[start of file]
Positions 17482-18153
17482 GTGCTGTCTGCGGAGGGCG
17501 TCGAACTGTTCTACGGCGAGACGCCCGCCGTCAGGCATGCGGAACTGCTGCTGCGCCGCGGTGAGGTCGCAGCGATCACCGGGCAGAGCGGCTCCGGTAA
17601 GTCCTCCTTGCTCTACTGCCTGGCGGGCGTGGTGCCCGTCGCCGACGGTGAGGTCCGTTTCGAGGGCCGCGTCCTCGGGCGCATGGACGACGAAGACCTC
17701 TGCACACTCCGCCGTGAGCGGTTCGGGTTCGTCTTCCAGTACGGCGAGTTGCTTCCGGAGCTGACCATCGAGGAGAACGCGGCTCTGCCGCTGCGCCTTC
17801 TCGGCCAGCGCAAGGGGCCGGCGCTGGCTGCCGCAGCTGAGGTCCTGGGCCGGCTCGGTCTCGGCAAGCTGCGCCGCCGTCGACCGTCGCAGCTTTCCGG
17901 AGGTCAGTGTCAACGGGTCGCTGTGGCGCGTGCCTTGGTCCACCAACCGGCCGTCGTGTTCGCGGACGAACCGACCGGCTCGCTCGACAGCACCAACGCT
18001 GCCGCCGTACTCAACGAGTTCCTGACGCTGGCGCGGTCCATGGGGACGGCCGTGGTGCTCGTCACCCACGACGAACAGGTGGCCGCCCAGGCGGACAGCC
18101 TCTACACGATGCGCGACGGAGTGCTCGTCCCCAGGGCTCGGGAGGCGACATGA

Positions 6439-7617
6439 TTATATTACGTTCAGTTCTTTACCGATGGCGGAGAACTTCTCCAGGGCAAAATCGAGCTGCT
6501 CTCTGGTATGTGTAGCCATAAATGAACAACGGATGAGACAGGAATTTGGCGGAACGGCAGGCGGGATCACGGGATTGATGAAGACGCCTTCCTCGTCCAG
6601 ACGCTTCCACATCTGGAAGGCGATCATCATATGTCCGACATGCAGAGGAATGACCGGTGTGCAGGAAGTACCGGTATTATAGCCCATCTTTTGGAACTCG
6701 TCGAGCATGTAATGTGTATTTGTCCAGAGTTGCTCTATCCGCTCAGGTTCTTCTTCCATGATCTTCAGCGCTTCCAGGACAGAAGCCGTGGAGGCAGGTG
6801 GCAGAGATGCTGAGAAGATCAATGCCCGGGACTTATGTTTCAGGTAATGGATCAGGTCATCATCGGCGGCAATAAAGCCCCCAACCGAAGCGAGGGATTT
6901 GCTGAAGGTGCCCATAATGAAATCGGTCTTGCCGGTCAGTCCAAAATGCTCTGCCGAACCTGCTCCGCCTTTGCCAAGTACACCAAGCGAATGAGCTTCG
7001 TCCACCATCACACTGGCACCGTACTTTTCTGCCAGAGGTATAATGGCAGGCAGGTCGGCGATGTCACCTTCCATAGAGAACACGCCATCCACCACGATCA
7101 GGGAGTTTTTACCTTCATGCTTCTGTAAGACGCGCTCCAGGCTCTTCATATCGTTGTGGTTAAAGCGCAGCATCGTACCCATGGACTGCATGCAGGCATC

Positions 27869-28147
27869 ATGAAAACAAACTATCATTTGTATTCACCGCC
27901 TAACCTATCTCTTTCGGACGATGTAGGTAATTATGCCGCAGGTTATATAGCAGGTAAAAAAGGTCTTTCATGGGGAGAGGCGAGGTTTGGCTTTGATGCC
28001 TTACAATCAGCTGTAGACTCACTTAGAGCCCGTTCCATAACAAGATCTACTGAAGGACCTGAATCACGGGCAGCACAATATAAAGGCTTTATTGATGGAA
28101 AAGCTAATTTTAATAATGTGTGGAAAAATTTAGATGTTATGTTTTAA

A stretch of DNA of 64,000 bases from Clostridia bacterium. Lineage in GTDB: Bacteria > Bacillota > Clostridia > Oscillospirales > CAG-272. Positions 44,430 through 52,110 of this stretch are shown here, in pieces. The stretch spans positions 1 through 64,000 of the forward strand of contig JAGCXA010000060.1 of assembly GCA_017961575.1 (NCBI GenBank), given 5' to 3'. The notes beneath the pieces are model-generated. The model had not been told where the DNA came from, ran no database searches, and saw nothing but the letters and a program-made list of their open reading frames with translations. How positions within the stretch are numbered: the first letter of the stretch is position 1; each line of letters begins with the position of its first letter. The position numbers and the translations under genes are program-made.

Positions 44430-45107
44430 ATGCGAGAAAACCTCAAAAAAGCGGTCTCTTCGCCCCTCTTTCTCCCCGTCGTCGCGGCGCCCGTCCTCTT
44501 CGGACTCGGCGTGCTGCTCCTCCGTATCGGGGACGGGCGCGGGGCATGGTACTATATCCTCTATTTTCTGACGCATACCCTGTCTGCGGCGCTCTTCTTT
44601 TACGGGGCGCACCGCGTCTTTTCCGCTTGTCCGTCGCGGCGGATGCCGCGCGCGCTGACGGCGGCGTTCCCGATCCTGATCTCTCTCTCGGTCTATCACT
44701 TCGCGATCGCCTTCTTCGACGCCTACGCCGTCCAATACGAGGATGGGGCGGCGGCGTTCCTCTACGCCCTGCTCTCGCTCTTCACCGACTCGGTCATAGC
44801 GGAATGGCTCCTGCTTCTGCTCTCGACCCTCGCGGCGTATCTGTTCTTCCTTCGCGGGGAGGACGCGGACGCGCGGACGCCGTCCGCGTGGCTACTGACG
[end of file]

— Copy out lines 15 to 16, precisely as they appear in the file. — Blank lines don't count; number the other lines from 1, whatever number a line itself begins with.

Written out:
6801 GCAGAGATGCTGAGAAGATCAATGCCCGGGACTTATGTTTCAGGTAATGGATCAGGTCATCATCGGCGGCAATAAAGCCCCCAACCGAAGCGAGGGATTT
6901 GCTGAAGGTGCCCATAATGAAATCGGTCTTGCCGGTCAGTCCAAAATGCTCTGCCGAACCTGCTCCGCCTTTGCCAAGTACACCAAGCGAATGAGCTTCG